11. It is in those circumstances that the Company’s claim against EIDC in these proceedings (as it appears in the Claim Form) is for “interest for one year on the outstanding equity capital of US$2M in the amount of US$200,000 or such other sum as the Court shall see fit”. The basis upon which that claim is advanced is set out at paragraphs 6 to 8, 10 (part), 12 (part) to 16 (part), 17 and 18 and 115 to 117 of the Particulars of Claim:

“6. On 27 January 2008, the Company was incorporated in the DIFC with US$15 million fully paid up equity, subject to being granted a DFSA license (sic).

7. At registration, all shares in the Company were allotted to Diwan Capital Cayman. The shareholders in Diwan Cayman were (or were supposed to be) those providing the subscription capital and, through Diwan Cayman, those subscribers were to hold 100% of equity in the Company.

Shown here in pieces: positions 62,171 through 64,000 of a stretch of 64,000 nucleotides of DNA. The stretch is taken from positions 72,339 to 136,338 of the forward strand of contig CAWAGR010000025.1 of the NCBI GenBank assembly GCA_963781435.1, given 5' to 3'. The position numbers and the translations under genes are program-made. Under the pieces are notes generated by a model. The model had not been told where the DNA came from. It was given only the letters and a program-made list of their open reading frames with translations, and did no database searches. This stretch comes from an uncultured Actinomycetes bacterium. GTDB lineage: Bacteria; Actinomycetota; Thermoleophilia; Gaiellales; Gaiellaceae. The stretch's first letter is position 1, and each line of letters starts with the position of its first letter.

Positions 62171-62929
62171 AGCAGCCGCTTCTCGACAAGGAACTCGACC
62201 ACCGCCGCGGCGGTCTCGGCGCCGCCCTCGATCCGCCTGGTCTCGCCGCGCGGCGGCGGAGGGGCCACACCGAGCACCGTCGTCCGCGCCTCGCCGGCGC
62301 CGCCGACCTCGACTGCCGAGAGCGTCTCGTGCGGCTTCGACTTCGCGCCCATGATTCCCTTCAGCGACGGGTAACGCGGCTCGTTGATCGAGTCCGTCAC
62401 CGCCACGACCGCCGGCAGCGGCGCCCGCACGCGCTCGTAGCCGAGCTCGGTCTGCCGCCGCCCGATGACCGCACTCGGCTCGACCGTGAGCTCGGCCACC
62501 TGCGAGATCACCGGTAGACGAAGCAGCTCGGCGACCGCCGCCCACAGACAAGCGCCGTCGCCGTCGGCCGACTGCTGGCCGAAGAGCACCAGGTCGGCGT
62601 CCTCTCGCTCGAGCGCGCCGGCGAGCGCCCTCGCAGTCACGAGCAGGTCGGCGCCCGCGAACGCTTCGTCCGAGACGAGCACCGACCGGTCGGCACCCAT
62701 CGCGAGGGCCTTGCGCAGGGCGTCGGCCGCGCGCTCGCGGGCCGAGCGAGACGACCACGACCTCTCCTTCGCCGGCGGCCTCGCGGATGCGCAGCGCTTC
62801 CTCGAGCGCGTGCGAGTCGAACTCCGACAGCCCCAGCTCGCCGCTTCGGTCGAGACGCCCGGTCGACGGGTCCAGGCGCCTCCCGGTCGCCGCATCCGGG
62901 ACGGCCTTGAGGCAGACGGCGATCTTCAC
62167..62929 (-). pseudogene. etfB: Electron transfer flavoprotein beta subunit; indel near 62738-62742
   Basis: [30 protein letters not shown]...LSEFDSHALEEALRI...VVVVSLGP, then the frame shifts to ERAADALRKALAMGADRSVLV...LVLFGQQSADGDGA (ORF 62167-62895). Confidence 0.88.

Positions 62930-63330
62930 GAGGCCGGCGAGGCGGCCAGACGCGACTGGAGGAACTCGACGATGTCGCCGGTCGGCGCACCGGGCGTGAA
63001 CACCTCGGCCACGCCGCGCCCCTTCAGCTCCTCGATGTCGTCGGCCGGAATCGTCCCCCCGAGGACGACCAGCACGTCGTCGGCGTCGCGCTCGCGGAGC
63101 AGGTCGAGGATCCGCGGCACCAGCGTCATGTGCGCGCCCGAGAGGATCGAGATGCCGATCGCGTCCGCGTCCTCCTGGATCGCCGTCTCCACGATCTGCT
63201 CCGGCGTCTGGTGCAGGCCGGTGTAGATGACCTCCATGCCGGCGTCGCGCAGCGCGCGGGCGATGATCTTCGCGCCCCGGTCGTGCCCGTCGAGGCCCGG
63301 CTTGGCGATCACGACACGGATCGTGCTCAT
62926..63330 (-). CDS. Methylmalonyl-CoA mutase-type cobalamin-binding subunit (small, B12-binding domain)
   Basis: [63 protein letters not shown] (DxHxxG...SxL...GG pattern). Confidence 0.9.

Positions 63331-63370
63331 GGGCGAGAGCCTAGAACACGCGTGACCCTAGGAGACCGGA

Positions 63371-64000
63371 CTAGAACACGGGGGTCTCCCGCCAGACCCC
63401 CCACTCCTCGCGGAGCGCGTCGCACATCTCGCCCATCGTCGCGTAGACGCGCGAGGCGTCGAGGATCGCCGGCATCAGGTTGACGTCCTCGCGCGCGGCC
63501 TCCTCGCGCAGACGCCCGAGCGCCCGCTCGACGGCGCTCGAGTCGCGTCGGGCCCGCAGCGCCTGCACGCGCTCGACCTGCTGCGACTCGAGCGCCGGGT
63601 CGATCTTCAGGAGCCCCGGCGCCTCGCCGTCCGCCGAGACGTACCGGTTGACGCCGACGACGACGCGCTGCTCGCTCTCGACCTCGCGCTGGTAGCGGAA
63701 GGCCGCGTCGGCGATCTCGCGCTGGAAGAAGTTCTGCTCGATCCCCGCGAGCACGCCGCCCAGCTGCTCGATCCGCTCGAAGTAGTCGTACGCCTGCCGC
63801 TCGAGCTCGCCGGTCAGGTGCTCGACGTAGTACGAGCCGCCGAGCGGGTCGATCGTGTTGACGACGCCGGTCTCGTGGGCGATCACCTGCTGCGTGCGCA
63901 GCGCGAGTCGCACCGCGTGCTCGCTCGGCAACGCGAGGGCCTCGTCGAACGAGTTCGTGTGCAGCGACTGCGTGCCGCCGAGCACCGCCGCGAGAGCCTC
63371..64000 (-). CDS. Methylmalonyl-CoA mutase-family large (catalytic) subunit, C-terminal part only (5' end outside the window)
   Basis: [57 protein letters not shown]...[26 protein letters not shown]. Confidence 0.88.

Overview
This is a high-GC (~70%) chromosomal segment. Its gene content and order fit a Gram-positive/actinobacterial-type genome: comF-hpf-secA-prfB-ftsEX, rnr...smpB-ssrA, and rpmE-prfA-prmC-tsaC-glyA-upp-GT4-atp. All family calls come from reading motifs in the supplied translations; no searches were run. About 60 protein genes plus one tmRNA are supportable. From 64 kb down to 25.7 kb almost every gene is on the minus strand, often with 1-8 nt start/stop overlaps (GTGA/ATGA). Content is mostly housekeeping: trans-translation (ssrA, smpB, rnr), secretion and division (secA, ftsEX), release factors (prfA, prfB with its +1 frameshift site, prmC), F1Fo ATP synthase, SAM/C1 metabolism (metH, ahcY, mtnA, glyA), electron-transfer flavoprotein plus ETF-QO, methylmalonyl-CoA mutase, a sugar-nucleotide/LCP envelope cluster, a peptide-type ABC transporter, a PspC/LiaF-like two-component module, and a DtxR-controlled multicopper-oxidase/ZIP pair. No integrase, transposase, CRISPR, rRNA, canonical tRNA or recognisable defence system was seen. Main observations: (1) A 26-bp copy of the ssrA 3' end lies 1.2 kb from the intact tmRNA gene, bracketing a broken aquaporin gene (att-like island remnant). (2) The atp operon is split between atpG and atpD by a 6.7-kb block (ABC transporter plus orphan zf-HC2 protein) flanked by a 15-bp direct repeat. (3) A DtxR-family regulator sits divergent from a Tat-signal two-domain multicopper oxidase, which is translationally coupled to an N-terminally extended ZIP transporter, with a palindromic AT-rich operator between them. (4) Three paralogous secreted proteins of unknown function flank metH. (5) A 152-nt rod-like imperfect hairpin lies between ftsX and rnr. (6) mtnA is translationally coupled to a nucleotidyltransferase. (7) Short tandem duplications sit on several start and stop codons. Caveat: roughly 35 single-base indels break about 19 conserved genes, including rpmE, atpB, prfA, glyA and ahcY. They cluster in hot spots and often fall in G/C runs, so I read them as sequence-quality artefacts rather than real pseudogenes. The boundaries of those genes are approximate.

8. Negotiations on the term of the license revealed two special conditions. First that the Company would be required to have US$15M fully paid up registered share capital. Secondly, Mr Vavilov . . . was to have non-controller status, that is, his direct or indirect shareholding was to be limited to less than 10% of the equity.

10. In early 2008, the Company sought to meet the license conditions intimated by the DFSA…

12. On 4 March 2008, Diwan Cayman transferred US$15.05 million to the Company to constitute the fully paid-up share capital and to meet the license condition required by the DFSA concerning the Company’s capital. . . . [T]he DFSA had mandated in discussions with the applicant (Diwan Cayman on behalf of the Company) that the Company would not be granted a license without the mandated US$15 million paid-up share capital.